Libyan Foreign Minister Abdel Rahman Shalgham has said the country will sign a protocol allowing short-notice inspections of its nuclear sites.
ElBaradei says Libya has admitted having undeclared materials
"Libya will co-operate with the [UN's nuclear] agency with complete transparency," he told reporters.
He also called on Israel to dismantle its weapons of mass destruction.
The head of the UN nuclear watchdog, Mohammed ElBaradei, who arrived in Libya earlier in the day, praised Tripoli for its openness.
"Libya is opening its door for us and we will take full of advantage to implement our mandate," he said.
Mr ElBaradei is leading a team from the International Atomic Energy Agency (IAEA) to assess the state of Libya's nuclear facilities.
The visit comes days after Tripoli's decision to scrap plans for weapons of mass destruction.
The IAEA head has said weapons experts could begin their work immediately after his visit.
In an interview with Reuters news agency before leaving Vienna, Mr ElBaradei said he did not think Libya had enriched any uranium - a step that could have been seen as a first move towards building an atomic bomb.
"From the look of it, they were not close to a weapon, but
we need to go and see it and discuss the details with them," he said.
IAEA spokesman Mark Gwozdecky said the purpose of the visit "will be to initiate an in-depth process of verification of all of Libya's past and present nuclear activities... and pave the road for the upcoming inspections."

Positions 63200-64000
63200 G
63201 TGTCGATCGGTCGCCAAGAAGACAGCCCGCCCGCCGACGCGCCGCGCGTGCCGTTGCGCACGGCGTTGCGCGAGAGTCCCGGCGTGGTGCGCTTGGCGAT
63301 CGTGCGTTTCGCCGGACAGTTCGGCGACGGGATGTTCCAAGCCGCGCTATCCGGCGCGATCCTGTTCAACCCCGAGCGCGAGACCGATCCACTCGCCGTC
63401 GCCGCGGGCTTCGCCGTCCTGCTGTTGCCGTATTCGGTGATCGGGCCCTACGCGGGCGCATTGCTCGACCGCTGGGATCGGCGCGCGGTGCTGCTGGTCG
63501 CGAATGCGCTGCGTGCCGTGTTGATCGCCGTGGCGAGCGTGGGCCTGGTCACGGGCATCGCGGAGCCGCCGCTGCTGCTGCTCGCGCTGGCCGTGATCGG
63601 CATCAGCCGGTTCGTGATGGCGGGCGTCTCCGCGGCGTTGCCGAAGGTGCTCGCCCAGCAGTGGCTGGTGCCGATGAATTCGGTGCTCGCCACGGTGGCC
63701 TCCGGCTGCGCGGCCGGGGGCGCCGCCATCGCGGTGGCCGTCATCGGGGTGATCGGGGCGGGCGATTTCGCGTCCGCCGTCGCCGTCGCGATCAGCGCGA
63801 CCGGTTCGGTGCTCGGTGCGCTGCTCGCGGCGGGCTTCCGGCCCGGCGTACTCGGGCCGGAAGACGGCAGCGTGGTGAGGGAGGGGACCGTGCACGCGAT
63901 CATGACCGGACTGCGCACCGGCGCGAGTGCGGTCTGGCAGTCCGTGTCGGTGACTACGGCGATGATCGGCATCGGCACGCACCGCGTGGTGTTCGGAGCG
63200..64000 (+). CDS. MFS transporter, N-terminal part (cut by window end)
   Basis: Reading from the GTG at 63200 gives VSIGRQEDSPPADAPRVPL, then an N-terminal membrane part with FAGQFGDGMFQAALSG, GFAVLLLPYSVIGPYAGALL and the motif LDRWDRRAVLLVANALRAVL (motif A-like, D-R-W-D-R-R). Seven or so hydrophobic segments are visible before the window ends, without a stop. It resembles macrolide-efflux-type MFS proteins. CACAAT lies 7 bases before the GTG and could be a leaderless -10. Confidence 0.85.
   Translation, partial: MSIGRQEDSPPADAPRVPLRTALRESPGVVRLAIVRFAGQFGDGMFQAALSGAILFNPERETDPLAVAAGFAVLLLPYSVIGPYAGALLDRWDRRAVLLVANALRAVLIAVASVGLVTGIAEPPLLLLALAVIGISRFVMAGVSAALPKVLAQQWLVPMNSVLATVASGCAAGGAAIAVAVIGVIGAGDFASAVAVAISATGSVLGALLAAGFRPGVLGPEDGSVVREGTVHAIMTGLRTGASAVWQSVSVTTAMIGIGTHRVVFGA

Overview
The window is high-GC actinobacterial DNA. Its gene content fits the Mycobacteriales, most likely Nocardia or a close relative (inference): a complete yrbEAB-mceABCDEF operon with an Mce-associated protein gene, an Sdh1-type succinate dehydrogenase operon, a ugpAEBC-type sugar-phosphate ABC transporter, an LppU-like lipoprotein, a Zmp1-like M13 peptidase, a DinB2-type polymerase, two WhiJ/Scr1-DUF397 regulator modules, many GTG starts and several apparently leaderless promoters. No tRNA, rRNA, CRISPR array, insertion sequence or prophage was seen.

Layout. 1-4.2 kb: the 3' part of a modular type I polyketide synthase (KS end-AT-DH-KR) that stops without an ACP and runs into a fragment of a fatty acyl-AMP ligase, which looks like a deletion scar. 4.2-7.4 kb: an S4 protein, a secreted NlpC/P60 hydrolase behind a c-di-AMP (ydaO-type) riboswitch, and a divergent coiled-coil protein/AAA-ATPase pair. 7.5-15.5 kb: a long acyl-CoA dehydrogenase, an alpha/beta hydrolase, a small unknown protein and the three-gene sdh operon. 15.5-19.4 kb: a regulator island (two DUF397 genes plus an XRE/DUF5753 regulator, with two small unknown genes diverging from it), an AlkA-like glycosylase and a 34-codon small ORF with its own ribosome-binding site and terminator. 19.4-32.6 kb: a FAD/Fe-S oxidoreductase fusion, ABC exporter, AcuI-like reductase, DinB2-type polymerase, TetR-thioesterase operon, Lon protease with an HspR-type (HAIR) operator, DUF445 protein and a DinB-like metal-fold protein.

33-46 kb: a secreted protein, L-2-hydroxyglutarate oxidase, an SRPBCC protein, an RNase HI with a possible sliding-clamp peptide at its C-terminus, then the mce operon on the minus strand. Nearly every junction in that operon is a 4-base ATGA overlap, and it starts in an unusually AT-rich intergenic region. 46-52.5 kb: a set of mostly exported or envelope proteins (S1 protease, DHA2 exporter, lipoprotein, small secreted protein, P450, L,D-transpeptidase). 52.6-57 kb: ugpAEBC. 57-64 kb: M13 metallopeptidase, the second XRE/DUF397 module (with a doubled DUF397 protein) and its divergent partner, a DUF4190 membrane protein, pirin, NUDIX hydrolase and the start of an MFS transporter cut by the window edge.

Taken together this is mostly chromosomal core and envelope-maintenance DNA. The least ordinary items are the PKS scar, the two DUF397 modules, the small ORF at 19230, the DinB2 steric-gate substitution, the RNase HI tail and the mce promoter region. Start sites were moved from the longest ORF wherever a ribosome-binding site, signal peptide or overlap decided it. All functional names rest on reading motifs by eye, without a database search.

"We have no programme yet. We shall get it when we get there," he added.
Mr ElBaradei said on Monday he would discuss with the IAEA board to what extent Libya had fallen short of commitments to the nuclear Non-Proliferation Treaty.
"The Libyans told us that there had been some material that should have been declared and was not declared," he said.
"Clearly there were some cases of failures to report. We will report to the board at our next meeting in March."
Last week, Libya offered to scrap its weapons of mass destruction programme and sign up to the IAEA's inspections protocol.
Libya is already a signatory of the Nuclear Non-Proliferation Treaty (NPT).
But the protocol allows for tougher, short-notice visits of nuclear sites by IAEA experts.
The dismantling of Libya's nuclear programme is likely to be a long, drawn-out process:
- Mr ElBaradei goes to Libya for general talks and requests an overall account of Libya's nuclear programme
- Libya will account for its entire nuclear programme
- The IAEA will conduct a series of inspections, to verify that what the Libyans declare is accurate
- The dismantling process will be carried out, probably by Libyans
- There will be continuous monitoring by the IAEA to ensure that no new nuclear programmes are set up.
Libya's pledge to abandon its weapons of mass destruction programmes followed nine months of secret negotiations with Britain and the US.